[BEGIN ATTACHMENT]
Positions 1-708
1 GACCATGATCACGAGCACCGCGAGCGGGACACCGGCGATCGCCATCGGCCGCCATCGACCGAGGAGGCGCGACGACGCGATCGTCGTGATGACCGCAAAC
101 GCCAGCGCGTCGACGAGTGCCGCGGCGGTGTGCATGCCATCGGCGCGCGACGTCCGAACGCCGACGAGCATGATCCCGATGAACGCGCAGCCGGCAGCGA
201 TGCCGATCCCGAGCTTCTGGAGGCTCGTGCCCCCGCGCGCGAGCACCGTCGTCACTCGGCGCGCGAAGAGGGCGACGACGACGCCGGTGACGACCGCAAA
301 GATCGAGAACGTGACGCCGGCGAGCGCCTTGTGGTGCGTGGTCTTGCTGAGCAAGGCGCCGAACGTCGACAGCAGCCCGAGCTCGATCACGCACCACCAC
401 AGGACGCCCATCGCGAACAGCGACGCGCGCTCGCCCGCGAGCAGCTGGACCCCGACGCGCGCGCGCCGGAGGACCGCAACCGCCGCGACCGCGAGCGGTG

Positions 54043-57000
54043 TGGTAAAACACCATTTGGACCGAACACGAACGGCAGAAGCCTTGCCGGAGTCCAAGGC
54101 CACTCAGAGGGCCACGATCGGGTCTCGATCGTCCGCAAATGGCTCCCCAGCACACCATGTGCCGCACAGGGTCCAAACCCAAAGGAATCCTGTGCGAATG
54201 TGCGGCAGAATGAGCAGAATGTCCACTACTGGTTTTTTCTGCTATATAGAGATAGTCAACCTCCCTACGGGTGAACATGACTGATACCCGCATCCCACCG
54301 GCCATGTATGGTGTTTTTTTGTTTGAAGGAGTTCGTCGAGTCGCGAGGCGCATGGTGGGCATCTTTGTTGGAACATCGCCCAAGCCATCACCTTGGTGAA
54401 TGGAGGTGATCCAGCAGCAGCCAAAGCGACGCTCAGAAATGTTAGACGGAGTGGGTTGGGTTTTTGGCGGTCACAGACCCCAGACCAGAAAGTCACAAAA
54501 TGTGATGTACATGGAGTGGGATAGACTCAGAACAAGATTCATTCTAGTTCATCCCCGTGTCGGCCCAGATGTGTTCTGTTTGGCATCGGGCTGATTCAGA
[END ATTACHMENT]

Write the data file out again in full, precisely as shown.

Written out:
Positions 1-708
1 GACCATGATCACGAGCACCGCGAGCGGGACACCGGCGATCGCCATCGGCCGCCATCGACCGAGGAGGCGCGACGACGCGATCGTCGTGATGACCGCAAAC
101 GCCAGCGCGTCGACGAGTGCCGCGGCGGTGTGCATGCCATCGGCGCGCGACGTCCGAACGCCGACGAGCATGATCCCGATGAACGCGCAGCCGGCAGCGA
201 TGCCGATCCCGAGCTTCTGGAGGCTCGTGCCCCCGCGCGCGAGCACCGTCGTCACTCGGCGCGCGAAGAGGGCGACGACGACGCCGGTGACGACCGCAAA
301 GATCGAGAACGTGACGCCGGCGAGCGCCTTGTGGTGCGTGGTCTTGCTGAGCAAGGCGCCGAACGTCGACAGCAGCCCGAGCTCGATCACGCACCACCAC
401 AGGACGCCCATCGCGAACAGCGACGCGCGCTCGCCCGCGAGCAGCTGGACCCCGACGCGCGCGCGCCGGAGGACCGCAACCGCCGCGACCGCGAGCGGTG

Positions 54043-57000
54043 TGGTAAAACACCATTTGGACCGAACACGAACGGCAGAAGCCTTGCCGGAGTCCAAGGC
54101 CACTCAGAGGGCCACGATCGGGTCTCGATCGTCCGCAAATGGCTCCCCAGCACACCATGTGCCGCACAGGGTCCAAACCCAAAGGAATCCTGTGCGAATG
54201 TGCGGCAGAATGAGCAGAATGTCCACTACTGGTTTTTTCTGCTATATAGAGATAGTCAACCTCCCTACGGGTGAACATGACTGATACCCGCATCCCACCG
54301 GCCATGTATGGTGTTTTTTTGTTTGAAGGAGTTCGTCGAGTCGCGAGGCGCATGGTGGGCATCTTTGTTGGAACATCGCCCAAGCCATCACCTTGGTGAA
54401 TGGAGGTGATCCAGCAGCAGCCAAAGCGACGCTCAGAAATGTTAGACGGAGTGGGTTGGGTTTTTGGCGGTCACAGACCCCAGACCAGAAAGTCACAAAA
54501 TGTGATGTACATGGAGTGGGATAGACTCAGAACAAGATTCATTCTAGTTCATCCCCGTGTCGGCCCAGATGTGTTCTGTTTGGCATCGGGCTGATTCAGA